Some would argue that romantic comedies encompass the best of both worlds when it comes to movies, giving viewers both the feel-good warmth of romance and comedic relief. Despite the fact that the genre — also referred to as "rom-com" — appears to have steadily declined in terms of ticket sales and share of films released over the past decade, many Americans are still fans, a new YouGov poll finds. The results reveal that while rom-coms are not as beloved as pure comedies, they retain a significant following, with roughly seven in 10 people stating they love or like the genre. The poll also explored what elements Americans believe a movie must have to classify as a rom-com, perceptions of critics' ratings of rom-coms, and views on the realism of the genre.
Rating the rom-com
How does romantic comedy compare to other movie genres in terms of how many Americans like it? While fewer say they love or like rom-coms than say the same about comedy overall, rom-coms rank just ahead of romance overall. (American opinion of romance, comedy, and other genres besides romantic comedy was measured in an October 2022 YouGov poll.) Roughly seven in 10 people say they enjoy rom-coms, including 22% who say they love them and 47% who say they like them. Just one in five hate (5%) or dislike (16%) rom-coms.
Though majorities of both genders express a positive opinion of the genre, women (74%) are somewhat more likely than men (62%) to say they love or like rom-coms. Adults under 45 are slightly more likely to say they "love" rom-coms than Americans 45 and older are.
A 2013 analysis in the New York Times found that, compared to other genres, romantic comedies had the biggest disconnect in ratings between the general public and critics — with moviegoers overall much more favorable than critics were. The average rom-com was rated positively by 57% of Rotten Tomatoes users but just 36% of Rotten Tomatoes-approved critics.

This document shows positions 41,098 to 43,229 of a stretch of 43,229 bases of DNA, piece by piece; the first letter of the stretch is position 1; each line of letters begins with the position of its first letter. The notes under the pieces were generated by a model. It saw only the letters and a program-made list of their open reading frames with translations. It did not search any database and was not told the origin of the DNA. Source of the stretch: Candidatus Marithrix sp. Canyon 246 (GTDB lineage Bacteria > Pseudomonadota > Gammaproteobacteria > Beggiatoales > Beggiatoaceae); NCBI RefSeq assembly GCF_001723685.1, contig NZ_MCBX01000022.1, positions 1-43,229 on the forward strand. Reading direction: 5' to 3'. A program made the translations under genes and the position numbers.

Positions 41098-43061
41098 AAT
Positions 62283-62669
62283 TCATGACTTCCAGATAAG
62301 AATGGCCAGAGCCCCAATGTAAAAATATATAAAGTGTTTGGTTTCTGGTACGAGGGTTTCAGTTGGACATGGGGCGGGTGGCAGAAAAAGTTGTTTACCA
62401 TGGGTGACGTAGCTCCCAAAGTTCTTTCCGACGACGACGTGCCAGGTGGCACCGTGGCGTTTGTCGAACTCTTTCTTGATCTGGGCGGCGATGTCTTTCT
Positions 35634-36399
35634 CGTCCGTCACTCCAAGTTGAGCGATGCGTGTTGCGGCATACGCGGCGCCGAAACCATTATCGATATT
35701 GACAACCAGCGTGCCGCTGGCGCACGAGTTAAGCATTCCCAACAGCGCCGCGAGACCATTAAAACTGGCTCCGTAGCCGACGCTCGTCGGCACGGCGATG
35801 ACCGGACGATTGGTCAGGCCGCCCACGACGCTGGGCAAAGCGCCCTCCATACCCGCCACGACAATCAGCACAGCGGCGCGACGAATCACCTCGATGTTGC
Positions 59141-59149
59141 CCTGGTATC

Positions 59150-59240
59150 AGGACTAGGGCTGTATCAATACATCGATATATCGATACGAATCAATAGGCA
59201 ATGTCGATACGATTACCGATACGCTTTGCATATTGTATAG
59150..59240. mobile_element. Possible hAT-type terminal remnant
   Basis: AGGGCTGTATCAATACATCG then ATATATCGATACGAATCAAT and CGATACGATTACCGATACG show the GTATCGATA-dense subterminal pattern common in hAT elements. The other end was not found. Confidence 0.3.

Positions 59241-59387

Our polling finds that if an audience-critic gap still exists, Americans aren't very perceptive of it. Just 18% of people believe that rom-coms are underrated by professional critics, while 22% believe they're overrated, and 32% believe they're accurately rated. That puts rom-coms in line with many other genres. Unsurprisingly, people who like or love romantic comedies are more likely than those who don't to see it as underrated (22% vs. 11%) and less likely to see it as overrated (17% vs. 40%).
What do Americans think classifies a movie as a romantic comedy? As implied by the genre's name, the top two criteria, among over a dozen options offered as mandatory elements, involve romance and comedy. A romantic comedy must be humorous (71% of Americans say this) and have a plot that revolves around a central romantic relationship (69%). Majorities also believe that the couple must encounter obstacles that are surmounted (67%) and a dramatic romantic gesture must occur (55%), resulting in the couple ending up together at the end of the movie (64%). In terms of the movie's tone, majorities believe it should be emotionally honest and sincere (56%) or light-hearted and non-satirical (54%).